1:37 pm - February 2nd 2009
The government’s report into “Digital Britain” – an 81 page pdf – was launched last week.
As an interim report, it would be unreasonable to expect it to have come to conclusions across the board – but time after time, rather than offering up suggestions or ranges of options for further consideration before decision, the report basically says, “we’ve thought about it, and decide someone needs to think about it some more”.
Mix in the love of plans, strategies and new groups and it is the blend of bureaucracy and indecision that often frustrates even the keenest fans of the New Labour governing style.
And that style has the report’s foreword, from minister Stephen Carter, in a suffocating grip. As the foreword says, “the average British adult spends almost half of all their waking hours using the services of the communications sector or browsing, watching or listening to the audio-visual content it distributes”, and yet how does the foreword start? By talking about digital’s role in Britain’s economy.
The health and success of this sector is discussed in terms of the economic benefits it brings. That is certainly important – particularly at times like these – but when we are spending nearly half our waking hours consuming to some degree or other its output, then it is also a sector that is about far more than just economics. Digital life should be about more than a matter of pounds and pence, economic statistics and econometric models.
This narrow-minded focus on the economic stands in ironic contrast to how much of digital life is driven by non-economic factors – as with the large volume of content make available voluntarily and for free. Imagine a digital world where the only contributors were those with a direct economic motive for contributing. It would be only a shadow of the vibrant digital culture that we have.
Moreover, understanding how to foster and grow that culture is necessary in order to in turn reap the economic benefits. Yet on so many of these issues the report is silent. A few quick examples. A spread of creative commons licensing could unlock much creativity. Instead, we have no imagination on the copyright front in the report, not only in its own copyright status but in the lack of good plans for changing crown copyright or the copyright culture more generally.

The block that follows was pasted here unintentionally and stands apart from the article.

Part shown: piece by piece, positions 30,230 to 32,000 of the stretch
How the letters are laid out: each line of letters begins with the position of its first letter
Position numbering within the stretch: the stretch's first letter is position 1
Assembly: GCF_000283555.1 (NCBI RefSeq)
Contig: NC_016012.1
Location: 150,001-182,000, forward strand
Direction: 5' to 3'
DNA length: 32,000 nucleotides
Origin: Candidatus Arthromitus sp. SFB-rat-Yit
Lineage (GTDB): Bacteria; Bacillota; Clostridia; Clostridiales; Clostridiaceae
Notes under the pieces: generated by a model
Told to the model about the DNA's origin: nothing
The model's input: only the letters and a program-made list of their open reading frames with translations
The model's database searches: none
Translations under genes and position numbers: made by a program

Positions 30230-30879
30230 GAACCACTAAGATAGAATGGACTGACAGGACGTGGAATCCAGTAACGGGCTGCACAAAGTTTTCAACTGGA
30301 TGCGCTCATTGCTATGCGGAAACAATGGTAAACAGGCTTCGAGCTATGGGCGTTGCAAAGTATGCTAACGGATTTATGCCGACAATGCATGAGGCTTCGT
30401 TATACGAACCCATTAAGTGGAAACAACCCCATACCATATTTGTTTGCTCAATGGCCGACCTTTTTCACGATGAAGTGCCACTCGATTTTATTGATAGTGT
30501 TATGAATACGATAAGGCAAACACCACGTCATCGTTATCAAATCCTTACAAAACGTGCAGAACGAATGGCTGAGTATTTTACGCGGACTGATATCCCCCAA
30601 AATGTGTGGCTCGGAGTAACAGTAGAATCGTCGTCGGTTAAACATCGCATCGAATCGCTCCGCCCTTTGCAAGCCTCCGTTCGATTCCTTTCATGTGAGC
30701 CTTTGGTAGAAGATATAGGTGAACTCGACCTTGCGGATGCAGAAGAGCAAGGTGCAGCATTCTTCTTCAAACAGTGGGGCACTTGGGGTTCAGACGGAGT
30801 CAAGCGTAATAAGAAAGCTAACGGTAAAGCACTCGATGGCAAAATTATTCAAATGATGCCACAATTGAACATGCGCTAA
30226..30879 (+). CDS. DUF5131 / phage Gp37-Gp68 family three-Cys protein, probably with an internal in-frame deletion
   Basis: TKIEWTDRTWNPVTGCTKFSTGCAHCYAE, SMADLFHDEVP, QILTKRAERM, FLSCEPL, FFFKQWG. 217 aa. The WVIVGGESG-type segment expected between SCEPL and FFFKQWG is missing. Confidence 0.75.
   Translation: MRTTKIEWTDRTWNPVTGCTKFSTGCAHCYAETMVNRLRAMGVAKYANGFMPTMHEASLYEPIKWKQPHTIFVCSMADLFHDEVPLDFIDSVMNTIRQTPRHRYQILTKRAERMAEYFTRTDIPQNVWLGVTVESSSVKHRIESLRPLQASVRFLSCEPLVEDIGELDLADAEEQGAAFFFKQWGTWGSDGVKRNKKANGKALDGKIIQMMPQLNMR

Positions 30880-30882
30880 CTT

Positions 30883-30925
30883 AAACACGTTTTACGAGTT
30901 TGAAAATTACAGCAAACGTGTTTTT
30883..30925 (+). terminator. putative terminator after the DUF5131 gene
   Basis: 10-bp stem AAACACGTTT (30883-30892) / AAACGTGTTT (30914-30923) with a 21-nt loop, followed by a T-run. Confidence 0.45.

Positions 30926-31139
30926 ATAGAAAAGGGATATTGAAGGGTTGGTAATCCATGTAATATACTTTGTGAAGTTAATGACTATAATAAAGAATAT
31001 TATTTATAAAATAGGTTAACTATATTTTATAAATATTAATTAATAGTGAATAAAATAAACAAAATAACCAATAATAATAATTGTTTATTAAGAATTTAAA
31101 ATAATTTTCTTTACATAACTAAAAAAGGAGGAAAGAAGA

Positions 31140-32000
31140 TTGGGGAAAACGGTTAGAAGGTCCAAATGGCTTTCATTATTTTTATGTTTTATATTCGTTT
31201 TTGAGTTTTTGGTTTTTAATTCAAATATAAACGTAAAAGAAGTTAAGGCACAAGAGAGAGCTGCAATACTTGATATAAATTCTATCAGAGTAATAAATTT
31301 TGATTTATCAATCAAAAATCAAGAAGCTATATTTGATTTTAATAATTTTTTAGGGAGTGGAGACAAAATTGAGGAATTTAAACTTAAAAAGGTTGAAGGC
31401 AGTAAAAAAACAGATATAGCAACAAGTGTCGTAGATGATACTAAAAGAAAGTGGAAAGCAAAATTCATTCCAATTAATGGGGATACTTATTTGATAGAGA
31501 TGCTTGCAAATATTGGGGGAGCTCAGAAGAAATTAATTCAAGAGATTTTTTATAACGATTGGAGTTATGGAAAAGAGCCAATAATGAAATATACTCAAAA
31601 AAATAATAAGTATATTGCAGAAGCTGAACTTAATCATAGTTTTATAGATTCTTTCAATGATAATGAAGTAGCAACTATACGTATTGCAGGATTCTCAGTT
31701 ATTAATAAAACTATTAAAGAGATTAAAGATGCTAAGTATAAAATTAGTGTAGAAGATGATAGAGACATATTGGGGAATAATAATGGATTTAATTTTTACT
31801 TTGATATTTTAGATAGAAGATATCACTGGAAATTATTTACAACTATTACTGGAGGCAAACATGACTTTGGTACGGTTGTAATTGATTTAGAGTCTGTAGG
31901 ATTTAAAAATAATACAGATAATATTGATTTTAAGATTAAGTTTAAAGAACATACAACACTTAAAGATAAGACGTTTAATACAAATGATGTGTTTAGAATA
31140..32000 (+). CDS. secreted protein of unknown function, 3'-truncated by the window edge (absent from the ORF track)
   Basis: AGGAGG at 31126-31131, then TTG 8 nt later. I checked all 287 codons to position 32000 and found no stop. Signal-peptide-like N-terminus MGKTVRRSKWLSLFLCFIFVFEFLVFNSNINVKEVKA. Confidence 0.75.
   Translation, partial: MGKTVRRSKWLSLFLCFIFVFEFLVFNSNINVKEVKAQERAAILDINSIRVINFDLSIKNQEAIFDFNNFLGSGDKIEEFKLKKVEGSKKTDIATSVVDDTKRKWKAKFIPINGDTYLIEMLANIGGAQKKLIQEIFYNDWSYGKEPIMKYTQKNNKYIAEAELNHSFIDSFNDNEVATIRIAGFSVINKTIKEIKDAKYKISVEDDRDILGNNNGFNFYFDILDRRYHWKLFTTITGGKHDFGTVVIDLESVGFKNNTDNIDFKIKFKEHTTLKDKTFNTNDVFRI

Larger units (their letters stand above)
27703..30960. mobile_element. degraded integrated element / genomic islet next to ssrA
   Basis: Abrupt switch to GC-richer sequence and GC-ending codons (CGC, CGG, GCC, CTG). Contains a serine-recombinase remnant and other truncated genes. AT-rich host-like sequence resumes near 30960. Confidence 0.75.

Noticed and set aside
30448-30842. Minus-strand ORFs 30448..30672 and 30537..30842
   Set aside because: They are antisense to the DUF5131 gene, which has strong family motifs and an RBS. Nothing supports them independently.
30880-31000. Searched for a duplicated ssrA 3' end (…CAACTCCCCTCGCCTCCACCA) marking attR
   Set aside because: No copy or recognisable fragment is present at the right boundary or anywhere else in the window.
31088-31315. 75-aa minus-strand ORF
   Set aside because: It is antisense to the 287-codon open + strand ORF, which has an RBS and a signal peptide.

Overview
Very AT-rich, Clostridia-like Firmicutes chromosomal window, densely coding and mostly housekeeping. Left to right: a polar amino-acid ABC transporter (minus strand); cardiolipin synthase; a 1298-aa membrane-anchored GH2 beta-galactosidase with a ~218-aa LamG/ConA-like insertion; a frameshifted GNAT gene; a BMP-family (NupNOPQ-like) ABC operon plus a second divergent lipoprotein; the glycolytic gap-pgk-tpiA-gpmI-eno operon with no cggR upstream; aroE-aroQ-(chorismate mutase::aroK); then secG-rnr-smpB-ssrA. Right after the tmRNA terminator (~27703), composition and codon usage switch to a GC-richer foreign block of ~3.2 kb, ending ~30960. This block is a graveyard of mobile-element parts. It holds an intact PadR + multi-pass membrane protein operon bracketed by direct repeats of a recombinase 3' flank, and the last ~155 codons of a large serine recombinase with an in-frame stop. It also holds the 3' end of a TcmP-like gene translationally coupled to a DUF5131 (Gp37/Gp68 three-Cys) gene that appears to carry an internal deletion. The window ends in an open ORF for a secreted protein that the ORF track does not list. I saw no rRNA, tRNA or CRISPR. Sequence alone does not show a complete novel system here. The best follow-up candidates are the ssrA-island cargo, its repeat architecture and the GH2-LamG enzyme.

Not even a modest step in the direction of copying the US federal government’s approach to copyright where, for example, it is standard for photographs taken by the US military and then available free for all to use. If the taxpayer is paying for the photo then (security considerations excepted) why shouldn’t the taxpayer be able to use it?
Likewise on libel. It can have a chilling effect on blogging, and there is plenty to debate changing – such as the way libel law discriminates against those who moderate comments, encouraging therefore the lowest common denominator style of blogs where anything goes in the comments.
Or the ease with which someone can threaten libel action, run up legal costs and then try to pressure you into paying them even if you are willing to say sorry and issue a correction long before matters get to court.
As with copyright, we are stuck with a set of rules, procedures and habits that so often hinder the flourishing of creativity in a digital world – but which the report does not adequately address. Similarly crucial to that flourishing are the technology start-ups, but again their needs for care and attention are largely omitted.
The report does talk about some important issues around the digital skeleton of the country – the structure of our broadcasting services, uses of spectrums and availability of broadband. But it is rather like producing a report on the wine industry that is largely about the supply of glass bottles and has very little about the product that goes in those bottles.
Although there is a chapter titled “Digital Content” all its meat is really just about online piracy and public sector broadcasting content – important, but again a rather narrow and traditional view of what matters.
Even on the digital skeleton, the report is very timid in its statements. As my colleague Don Foster put it in Parliament when the report was published:
Perhaps the biggest disappointment relates to the plans for rolling out universal high-speed broadband. The Government promised that they would bring forward capital investment to help us out of the recession. This is one of the key areas in which that could be done. If done properly, 600,000 new jobs could be created in this country, but what have we got? We have some vague commitment to a universal 2 megabits per second provision. As the hon. Gentleman said, average speeds are already 3.6 megabits per second, so why is there such little ambition and such a low target?
In the end what should be a study in supporting the exuberant range of new opportunities is one smothered in a welter of bureaucracy and timidity. A open, welcoming digital world this ain’t.
This is a guest article. Lynne Featherstone served on the London Assembly 2000-5, before stepping down after being elected as a Liberal Democrat MP for Hornsey and Wood Green in London. She also blogs on her website here.
· Other posts by Lynne Featherstone MP
Story Filed Under: Blog ,Foreign affairs ,Media ,Technology ,Westminster
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